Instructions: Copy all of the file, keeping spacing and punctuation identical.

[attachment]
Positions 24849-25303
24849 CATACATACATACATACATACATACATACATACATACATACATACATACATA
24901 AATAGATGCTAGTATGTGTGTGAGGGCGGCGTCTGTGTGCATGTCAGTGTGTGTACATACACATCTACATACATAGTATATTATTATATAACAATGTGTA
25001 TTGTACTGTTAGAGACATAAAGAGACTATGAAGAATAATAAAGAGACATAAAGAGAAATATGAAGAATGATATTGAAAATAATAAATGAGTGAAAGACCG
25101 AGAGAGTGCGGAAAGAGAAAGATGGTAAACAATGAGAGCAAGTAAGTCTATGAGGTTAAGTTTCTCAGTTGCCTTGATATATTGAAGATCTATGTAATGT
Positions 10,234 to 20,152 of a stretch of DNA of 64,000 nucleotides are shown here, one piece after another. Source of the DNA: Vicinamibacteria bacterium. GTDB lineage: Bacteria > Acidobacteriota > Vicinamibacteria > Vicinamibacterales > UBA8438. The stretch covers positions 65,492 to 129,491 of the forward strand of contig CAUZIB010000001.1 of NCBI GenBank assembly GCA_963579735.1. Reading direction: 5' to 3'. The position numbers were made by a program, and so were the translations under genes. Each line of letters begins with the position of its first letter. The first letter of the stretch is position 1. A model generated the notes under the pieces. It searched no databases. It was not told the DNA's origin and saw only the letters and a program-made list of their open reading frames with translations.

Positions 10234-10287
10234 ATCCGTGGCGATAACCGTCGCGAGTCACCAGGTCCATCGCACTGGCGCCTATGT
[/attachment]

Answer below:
Positions 24849-25303
24849 CATACATACATACATACATACATACATACATACATACATACATACATACATA
24901 AATAGATGCTAGTATGTGTGTGAGGGCGGCGTCTGTGTGCATGTCAGTGTGTGTACATACACATCTACATACATAGTATATTATTATATAACAATGTGTA
25001 TTGTACTGTTAGAGACATAAAGAGACTATGAAGAATAATAAAGAGACATAAAGAGAAATATGAAGAATGATATTGAAAATAATAAATGAGTGAAAGACCG
25101 AGAGAGTGCGGAAAGAGAAAGATGGTAAACAATGAGAGCAAGTAAGTCTATGAGGTTAAGTTTCTCAGTTGCCTTGATATATTGAAGATCTATGTAATGT
Positions 10,234 to 20,152 of a stretch of DNA of 64,000 nucleotides are shown here, one piece after another. Source of the DNA: Vicinamibacteria bacterium. GTDB lineage: Bacteria > Acidobacteriota > Vicinamibacteria > Vicinamibacterales > UBA8438. The stretch covers positions 65,492 to 129,491 of the forward strand of contig CAUZIB010000001.1 of NCBI GenBank assembly GCA_963579735.1. Reading direction: 5' to 3'. The position numbers were made by a program, and so were the translations under genes. Each line of letters begins with the position of its first letter. The first letter of the stretch is position 1. A model generated the notes under the pieces. It searched no databases. It was not told the DNA's origin and saw only the letters and a program-made list of their open reading frames with translations.

Positions 10234-10287
10234 ATCCGTGGCGATAACCGTCGCGAGTCACCAGGTCCATCGCACTGGCGCCTATGT